Flood cleanup continues for businesses in Alexandria, Missouri. The process to get back to normal is still a long way from finished.
Employees at US Oil 61 said they’ve been closed for the last month and a half. They said they can’t believe they’re still dealing with the mess and are doing everything they can to get back on their feet.
Trash and damaged goods still cover the parking lot of US 61 Oil in Alexandria, Missouri.
“There’s soggy cigarette packs, cigarillos, so much product and beef jerky,” employee Kimberly Shemwell said. “The beef jerky sat in those tubs with rain water, Mississippi water, it smells like a porta potty mixed with dead animals. It is awful.”
Employees are moving into their sixth week of cleanup and no sales. It’s something they said has been more work than they anticipated.
“It has been hard,” Shemwell said. “Employees have been working 10 to 12 hour days trying to get all the stations up and running.”
They said they’re working to restock the shelves, while also using the damage as a chance to renovate the store.
“They’re building new counter tops, they’re getting a new counter for up here, other than that, just cleanup,” Shemwell said.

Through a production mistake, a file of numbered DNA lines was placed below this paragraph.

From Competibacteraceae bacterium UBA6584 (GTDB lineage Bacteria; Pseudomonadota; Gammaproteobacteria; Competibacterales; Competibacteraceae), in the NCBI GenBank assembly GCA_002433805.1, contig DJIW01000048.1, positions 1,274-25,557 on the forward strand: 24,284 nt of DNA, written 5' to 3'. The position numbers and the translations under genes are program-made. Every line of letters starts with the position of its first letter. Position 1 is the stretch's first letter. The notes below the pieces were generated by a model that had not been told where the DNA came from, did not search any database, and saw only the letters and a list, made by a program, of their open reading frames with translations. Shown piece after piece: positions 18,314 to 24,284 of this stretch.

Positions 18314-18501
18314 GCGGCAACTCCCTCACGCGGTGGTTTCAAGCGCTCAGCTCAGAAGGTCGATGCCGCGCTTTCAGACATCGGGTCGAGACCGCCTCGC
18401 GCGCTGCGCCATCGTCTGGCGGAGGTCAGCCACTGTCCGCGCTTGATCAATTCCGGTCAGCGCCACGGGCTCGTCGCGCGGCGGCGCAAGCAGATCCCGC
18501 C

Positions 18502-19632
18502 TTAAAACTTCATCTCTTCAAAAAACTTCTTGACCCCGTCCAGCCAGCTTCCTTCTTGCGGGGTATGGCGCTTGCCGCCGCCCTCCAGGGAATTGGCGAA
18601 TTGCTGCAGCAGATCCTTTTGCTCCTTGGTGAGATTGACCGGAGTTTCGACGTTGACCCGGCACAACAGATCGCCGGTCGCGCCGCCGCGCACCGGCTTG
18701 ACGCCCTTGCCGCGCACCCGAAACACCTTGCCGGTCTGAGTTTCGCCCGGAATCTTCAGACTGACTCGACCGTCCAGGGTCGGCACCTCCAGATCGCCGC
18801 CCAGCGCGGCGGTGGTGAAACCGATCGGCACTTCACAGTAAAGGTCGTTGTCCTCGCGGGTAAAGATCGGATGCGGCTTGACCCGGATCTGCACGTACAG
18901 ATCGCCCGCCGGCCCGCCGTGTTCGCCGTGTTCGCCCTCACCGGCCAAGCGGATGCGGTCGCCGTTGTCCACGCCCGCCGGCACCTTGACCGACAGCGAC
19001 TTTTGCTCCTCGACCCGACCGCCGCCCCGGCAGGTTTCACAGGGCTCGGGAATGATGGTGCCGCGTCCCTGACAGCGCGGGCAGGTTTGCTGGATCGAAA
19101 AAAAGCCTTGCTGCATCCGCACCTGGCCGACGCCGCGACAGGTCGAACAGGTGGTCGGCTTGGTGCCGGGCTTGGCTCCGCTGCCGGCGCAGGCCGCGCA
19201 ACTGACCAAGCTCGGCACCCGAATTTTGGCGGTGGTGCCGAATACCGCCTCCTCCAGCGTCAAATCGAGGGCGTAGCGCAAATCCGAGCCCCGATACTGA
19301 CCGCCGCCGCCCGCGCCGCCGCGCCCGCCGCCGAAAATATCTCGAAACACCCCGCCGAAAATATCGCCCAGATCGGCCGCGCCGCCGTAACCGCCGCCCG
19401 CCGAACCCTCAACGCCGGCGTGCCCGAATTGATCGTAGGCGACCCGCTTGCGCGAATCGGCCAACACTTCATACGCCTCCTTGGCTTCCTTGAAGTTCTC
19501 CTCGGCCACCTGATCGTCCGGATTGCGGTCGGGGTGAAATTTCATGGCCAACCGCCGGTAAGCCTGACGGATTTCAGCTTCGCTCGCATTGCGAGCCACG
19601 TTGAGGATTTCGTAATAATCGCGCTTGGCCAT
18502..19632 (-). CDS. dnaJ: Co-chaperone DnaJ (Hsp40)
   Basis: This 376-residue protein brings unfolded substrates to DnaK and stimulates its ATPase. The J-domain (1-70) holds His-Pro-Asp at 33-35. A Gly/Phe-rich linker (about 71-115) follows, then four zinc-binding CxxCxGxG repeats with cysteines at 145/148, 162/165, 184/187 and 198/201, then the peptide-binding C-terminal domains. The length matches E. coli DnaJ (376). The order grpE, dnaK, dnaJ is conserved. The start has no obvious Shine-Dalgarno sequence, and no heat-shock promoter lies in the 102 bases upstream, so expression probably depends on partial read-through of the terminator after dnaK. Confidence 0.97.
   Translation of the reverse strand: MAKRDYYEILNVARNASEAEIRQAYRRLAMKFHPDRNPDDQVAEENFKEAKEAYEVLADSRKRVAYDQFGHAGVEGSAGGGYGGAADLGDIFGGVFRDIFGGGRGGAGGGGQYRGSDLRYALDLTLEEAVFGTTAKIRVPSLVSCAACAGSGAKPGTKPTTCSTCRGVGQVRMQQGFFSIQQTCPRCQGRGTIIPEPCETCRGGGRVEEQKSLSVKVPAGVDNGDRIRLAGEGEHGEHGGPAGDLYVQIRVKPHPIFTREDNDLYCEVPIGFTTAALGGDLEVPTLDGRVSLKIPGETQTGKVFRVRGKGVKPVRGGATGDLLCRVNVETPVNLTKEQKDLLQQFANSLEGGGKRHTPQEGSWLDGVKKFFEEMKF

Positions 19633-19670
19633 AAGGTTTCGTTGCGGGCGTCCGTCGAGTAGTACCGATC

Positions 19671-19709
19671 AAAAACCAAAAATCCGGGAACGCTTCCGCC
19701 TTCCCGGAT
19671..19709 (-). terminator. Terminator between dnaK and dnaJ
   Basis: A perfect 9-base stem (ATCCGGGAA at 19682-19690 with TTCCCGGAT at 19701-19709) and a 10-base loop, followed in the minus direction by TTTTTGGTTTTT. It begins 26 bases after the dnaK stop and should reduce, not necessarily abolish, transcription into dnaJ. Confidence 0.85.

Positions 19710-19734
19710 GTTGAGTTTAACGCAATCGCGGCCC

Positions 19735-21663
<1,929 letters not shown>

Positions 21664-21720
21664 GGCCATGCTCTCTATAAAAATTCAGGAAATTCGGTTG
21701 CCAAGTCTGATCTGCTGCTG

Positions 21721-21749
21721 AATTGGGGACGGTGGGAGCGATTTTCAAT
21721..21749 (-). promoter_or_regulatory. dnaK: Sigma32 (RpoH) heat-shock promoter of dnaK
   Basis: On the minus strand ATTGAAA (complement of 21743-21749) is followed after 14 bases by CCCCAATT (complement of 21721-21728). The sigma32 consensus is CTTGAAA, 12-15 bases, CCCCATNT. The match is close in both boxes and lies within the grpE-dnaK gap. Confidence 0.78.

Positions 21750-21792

Aside from the cleanup, employees said it’s the gas pumps that are putting them on a delay, as water reached well over the top of them and now, they’re just waiting to get new ones.
“Our pumps were supposed to be here last week,” General Manager Sherry Ramirez said. “They did not show. They told us they’ll be here either yesterday or today, we have not received them yet, so we’re hoping they come later today. Without pumps, kind of hard to do.”
Ramirez said they’ve lost more than a million dollars in revenue and just want to get back to business.
“It’s a lot of work, a lot of tedious work, you get tired of it,” Ramirez said. “We don’t even want to hear the word flood and water. That’s out of our vocabulary.”
Ramirez said they’re aiming to open US Oil 61 by the end of the week. She said they will start selling product as soon as possible, even if the gas pumps aren’t fixed.
Ramirez said insurance covered the lost product. She said the cost of the repairs and renovations was close to 30,000 dollars, not counting the cost of the pumps and registers.